At the age of 25, she experienced her first symptoms of illness, but no definite diagnosis could be given. Then her disease seemingly disappeared and she was capable of visiting and remaining with her family in Toronto, beginning in July 1964. She eventually became a Canadian citizen, an event she cherished.

In 1973, Sr. Carmelina met Fr. Claudio Piccinini, a Passionist Missionary, by telephone. Recognizing value in the Mission he founded in Toronto in 1971. She joined The United Society and its Teopoli Catholic Spiritual Center in Gravenhurst, Ont. The Mission was her lifelong apostolate; she was the devoted Apostle of the Mission.

She chose Piccinini as her only official confessor and spiritual director from 1976 to her death. Upon his urging, she wrote an extensive diary solely for his discerning the validity of her life of mystical experiences. The tribunal is using all his extensive material confidentially.

In 1977, Carmelina revealed to Piccinini the desire of her youth to become a religious sister, but the vocation had not been realized. After a request by Piccinini to the Passionist Sisters in Rome on Carmelina’s behalf, the Holy See was contacted and it dispensed all normal preliminary requirements for admission into the Passionists. Mother Edoarda Achille, the Superior General of the Passionist Sisters of St. Paul of the Cross, received Carmelina into the community on November 26, 1977, at the hospital. Carmelina professed the vows of poverty, chastity and obedience, and the fourth vow that is particular to the Passionists — promoting remembrance of the passion and death of Jesus in the minds and hearts of the faithful. A community of Passionist Sisters was later founded in Toronto in 1981 because of this marvellous event.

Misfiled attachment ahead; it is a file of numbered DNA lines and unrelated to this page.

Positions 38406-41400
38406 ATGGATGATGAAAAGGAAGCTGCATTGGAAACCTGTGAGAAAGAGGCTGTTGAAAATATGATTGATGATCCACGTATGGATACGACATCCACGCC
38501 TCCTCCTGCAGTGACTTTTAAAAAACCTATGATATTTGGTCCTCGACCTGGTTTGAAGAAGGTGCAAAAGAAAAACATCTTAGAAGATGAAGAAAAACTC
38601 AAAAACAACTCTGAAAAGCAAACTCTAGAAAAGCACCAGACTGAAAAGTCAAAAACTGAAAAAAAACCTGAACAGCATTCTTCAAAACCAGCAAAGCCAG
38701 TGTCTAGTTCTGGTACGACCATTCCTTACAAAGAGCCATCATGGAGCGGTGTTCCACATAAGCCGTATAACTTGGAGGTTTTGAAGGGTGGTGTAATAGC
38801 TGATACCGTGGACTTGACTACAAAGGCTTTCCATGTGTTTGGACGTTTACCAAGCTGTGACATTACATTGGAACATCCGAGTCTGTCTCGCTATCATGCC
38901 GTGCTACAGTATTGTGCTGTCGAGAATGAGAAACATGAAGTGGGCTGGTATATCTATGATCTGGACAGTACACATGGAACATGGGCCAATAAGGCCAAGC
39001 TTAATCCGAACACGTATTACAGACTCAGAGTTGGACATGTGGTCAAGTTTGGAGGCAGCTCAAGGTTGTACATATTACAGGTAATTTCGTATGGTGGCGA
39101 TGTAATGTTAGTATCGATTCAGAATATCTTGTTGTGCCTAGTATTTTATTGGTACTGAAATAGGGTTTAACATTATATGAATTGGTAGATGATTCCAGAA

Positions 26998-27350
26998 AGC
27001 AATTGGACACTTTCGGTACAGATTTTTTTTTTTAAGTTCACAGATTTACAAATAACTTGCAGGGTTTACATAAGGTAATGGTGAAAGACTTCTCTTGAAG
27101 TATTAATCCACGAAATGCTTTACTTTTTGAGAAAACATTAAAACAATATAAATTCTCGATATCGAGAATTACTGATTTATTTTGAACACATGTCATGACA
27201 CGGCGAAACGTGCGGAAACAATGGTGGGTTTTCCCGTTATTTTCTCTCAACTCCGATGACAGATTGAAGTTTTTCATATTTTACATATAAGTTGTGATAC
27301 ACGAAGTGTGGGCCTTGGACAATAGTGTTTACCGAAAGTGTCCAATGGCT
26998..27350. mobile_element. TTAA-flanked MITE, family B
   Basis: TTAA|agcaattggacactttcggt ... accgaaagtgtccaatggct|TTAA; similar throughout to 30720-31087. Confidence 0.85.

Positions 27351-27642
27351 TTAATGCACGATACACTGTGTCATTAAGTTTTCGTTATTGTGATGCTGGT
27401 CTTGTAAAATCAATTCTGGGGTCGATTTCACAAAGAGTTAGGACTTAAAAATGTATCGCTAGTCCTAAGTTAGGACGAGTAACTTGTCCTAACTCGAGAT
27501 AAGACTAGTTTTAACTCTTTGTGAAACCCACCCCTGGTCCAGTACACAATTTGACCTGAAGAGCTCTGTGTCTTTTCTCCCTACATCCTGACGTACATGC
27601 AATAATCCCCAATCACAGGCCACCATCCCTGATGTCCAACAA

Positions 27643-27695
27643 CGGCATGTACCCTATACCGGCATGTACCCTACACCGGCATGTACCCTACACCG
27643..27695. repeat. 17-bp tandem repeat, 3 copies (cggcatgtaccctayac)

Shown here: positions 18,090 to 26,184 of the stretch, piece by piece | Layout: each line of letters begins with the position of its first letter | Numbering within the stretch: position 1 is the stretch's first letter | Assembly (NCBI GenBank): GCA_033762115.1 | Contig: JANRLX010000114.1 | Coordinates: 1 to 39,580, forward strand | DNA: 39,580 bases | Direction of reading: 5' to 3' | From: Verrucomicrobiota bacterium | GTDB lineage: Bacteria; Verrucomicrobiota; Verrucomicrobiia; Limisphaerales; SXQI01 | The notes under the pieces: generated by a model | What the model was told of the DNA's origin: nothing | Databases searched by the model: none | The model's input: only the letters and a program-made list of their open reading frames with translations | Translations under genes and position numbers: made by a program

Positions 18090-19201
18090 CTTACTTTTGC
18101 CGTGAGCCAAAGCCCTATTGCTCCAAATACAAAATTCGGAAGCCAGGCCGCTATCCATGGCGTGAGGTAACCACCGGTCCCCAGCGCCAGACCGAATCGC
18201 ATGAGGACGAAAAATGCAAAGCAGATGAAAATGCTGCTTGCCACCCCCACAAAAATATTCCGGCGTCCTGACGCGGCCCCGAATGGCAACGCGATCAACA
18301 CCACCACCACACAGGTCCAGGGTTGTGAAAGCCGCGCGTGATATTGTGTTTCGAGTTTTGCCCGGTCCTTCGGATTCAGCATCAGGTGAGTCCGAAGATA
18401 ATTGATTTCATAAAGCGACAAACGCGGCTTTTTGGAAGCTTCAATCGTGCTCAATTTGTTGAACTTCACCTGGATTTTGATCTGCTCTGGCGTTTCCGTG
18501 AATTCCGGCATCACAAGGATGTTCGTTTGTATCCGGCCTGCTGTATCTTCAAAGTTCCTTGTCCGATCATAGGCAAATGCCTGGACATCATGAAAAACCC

For now, Torontonians are told that the best thing they can do is to imitate the judicious reserve of the Church in its examination of Sr. Carmelina’s life. At the end of that long process, it will be decided whether Sr. Carmelina is to be called Venerable. If that happens, verification is required of a miracle taking place as a result of Sr. Carmelina’s intercession for her to be made Blessed. Then authenticity of a second miracle must occur for the Church to call her Saint.

The tribunal is accepting testimonials concerning Sr. Carmelina. They can be addressed to the Archdiocesan Tribunal/Sr. Carmelina, in care of the Congregation of Passionist Sisters of St. Paul of the Cross, 1431 Clarence Street, Woodbridge, Ont., L4H 3C4.)

(Andreina Brann is retired from The New York Times and is presently a lay Passionist Missionary.)

Comments (2)

This comment was minimized by the moderator on the site

Interestingly Andreina Bologna Brann never did get along with Sr. Carmelina and felt in competition for Fr. Claudio's attention. She has been divorced for over 20 years and still refers to herself as MRS. As an employee of the NY Times she was...

Interestingly Andreina Bologna Brann never did get along with Sr. Carmelina and felt in competition for Fr. Claudio's attention. She has been divorced for over 20 years and still refers to herself as MRS. As an employee of the NY Times she was never a journalist, Check for her by-lines

Read More
Fr. Joe Fahy
This comment was minimized by the moderator on the site

Interestingly Andreina Bologna Brann never did get along with Sr. Carmelita and felt in competition for Fr. Claudio's attention. She has been divorced for over 20 years and still refers to herself as MRS. As an employee of the NY Times she was...

Interestingly Andreina Bologna Brann never did get along with Sr. Carmelita and felt in competition for Fr. Claudio's attention. She has been divorced for over 20 years and still refers to herself as MRS. As an employee of the NY Times she was never a journalist, Check for her by-lines

Read More
Fr. Joe Fahy